If digestive imbalances and stomach disorders are bothering you, it could mean that you don’t have the right kinds of gut bacteria. Because one of the most important things microbes do for us is to help with digestion. The trillions of microorganisms that inhabit your gut have a profound impact on your mood, behavior, and overall health.1
So, harboring the beneficial microbiome can dramatically reduce your risk of chronic disease, improve your brain function, and slow down age-related physical and mental decline. Unfortunately, dysbiosis (an unbalanced gut microbiome), is a common problem today for most people.
Thankfully, this can be reversed and restored. Here’s how you can improve your microbiome.
1. Stay Away From Preservatives, Food Additives, And GMOs
Avoiding genetically modified organisms and foods that contain preservatives and additives is crucial for gut health. Preservatives,
Research on lab mice shows that these preservatives change the mucus barrier and the microbes associated with it. Mice that consumed the preservatives had an altered bacterial composition and thinner intestinal mucus. The mice also gained weight, increased food intake, and fat mass, and had impaired glucose handling, which a sign of metabolic syndrome.2
Health risks associated with genetically modified organisms (GMO) and foods are concerned with toxins, allergens, or genetic hazards. Some researchers believe that consumption of these genetically engineered foods can cause the development of diseases, which are immune to antibiotics.3
2. Use Natural Sweeteners Instead Of Processed Sugar
Another important step in ensuring a healthy gut microbiome is to use natural sweeteners like stevia, real maple syrup, raw honey, or coconut palm sugar instead of processed sugar.
Studies have shown that the quantity of refined sugar in the diet can significantly influence gut function and the composition of bowel contents. It has also been implicated in many gastrointestinal disorders.4
Researchers have found a direct link between excess sugar consumption and obesity and cardiovascular problems worldwide. Even artificial sweeteners, also called sugar substitutes, are many times sweeter than table sugar.
Studies of rodents and humans suggest that artificial sweeteners can affect the beneficial gut microbes that help us digest food, which then leads to weight gain.5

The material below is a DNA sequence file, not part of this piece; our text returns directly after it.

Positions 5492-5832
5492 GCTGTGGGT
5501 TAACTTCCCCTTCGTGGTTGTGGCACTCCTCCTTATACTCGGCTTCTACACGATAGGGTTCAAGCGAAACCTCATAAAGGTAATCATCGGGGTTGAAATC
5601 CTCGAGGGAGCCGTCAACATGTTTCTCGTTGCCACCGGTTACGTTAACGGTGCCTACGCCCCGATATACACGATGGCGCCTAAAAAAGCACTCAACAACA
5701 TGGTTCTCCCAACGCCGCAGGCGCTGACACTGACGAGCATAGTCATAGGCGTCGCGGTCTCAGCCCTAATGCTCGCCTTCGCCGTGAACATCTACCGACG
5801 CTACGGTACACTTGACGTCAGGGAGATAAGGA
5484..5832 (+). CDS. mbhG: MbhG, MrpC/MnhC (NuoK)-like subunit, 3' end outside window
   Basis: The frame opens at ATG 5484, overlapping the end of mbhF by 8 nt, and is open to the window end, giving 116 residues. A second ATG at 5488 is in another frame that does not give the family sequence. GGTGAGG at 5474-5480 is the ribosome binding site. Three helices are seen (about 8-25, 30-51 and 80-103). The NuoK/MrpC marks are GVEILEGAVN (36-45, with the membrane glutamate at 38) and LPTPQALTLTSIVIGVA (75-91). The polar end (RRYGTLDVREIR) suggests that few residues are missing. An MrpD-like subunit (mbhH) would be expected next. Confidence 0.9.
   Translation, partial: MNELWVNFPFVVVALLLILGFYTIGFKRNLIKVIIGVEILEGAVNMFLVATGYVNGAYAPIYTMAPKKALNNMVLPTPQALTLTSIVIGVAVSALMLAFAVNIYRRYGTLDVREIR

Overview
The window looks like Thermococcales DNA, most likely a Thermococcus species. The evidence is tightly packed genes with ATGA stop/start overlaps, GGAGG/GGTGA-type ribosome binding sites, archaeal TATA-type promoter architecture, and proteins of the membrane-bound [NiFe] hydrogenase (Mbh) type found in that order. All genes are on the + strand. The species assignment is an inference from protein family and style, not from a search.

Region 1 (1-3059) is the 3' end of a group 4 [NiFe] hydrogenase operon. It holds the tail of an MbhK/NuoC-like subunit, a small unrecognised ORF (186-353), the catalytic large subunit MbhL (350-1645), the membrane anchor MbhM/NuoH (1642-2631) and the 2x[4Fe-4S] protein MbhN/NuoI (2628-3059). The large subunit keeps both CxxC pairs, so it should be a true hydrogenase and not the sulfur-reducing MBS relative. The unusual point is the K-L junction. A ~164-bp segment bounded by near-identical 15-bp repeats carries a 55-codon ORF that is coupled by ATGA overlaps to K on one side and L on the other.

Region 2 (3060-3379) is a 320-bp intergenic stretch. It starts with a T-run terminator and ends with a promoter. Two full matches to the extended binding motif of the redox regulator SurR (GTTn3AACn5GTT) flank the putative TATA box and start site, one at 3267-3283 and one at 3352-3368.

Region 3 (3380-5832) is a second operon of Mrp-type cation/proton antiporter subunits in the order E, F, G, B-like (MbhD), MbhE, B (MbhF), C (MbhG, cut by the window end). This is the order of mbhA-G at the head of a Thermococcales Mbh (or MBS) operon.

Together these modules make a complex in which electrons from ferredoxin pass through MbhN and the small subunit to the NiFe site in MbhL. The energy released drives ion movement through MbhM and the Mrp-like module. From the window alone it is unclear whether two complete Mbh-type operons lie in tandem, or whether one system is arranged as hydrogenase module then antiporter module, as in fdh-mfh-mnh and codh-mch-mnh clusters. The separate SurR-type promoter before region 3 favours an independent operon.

3. Switch To Organic Fruits And Vegetables
Today, most fruits and vegetables are sprayed with pesticides, herbicides, and insecticides to protect the crop from damage. But, these deadly chemicals also cause havoc and affect your gut health by killing the healthy bacteria.
Often, even washing them thoroughly does not remove all the harmful chemicals. Studies show that it can cause extreme disruption in human gut bacteria.6 So, ensure that you always buy organic fruits and vegetables that are not sprayed with these chemicals.
4. Minimize Hand Sanitizers And Anti-Bacterial Product Usage
Many researchers think that most people go overboard while trying to get rid of harmful
Yes, it is important to eliminate the harmful bacteria. But, extensive usage of these products is also killing the beneficial bacteria. Though hand sanitizers are necessary for healthcare settings, washing your hands is a better option in most situations.7
5. Don’t Drink Chlorinated Water
Chlorine is a chemical used as a disinfectant that helps destroy harmful bacteria in water and makes it fit for drinking. But, when chlorine enters our body, it also kills the beneficial gut bacteria and upsets the balance of the microbiome.8
Studies have shown that changes in gut microbial populations caused by chlorine or other chemicals in the drinking water influence the development of human colorectal cancer.9 So, it is vital that water is filtered to remove chlorine and then consumed.
|↑1||Lawrence, Kate, and Jeannette Hyde. “Microbiome restoration diet improves digestion, cognition and physical and emotional wellbeing.” PloS one 12, no. 6 (2017): e0179017.|
|↑2||Food Additives Alter Gut Microbes, Cause Diseases in Mice. NIH Research Matters. National Institutes of Health. 2015.|
|↑3||Bawa, A. S., and K. R. Anilakumar. “Genetically modified foods: safety, risks and public concerns—a review.” Journal of food science and technology 50, no. 6 (2013): 1035-1046.|
|↑4||Kruis, W., G. Forstmaier, C. Scheurlen, and F. Stellaard. “Effect of diets low and high in refined sugars on gut transit, bile acid metabolism, and bacterial fermentation.” Gut 32, no. 4 (1991): 367-371.|
|↑5||Sweet Stuff. NIH News In Health. 2014.|
|↑6||Nicolopoulou-Stamati, Polyxeni, Sotirios Maipas, Chrysanthi Kotampasi, Panagiotis Stamatis, and Luc Hens. “Chemical pesticides and human health: the urgent need for a new concept in Agriculture.” Frontiers in public health 4 (2016).|
|↑7||Your Microbes and You. NIH News In Health. 2012.|
|↑8||El-Tawil, Ahmed Mahmoud. “Colorectal cancers and chlorinated water.” World journal of gastrointestinal oncology 8,
|↑9||Sasada, Tatsunari, Takao Hinoi, Yasufumi Saito, Tomohiro Adachi, Yuji Takakura, Yasuo Kawaguchi, Yusuke Sotomaru et al. “Chlorinated water modulates the development of colorectal tumors with chromosomal instability and gut microbiota in Apc-deficient mice.” PloS one 10, no. 7 (2015): e0132435.|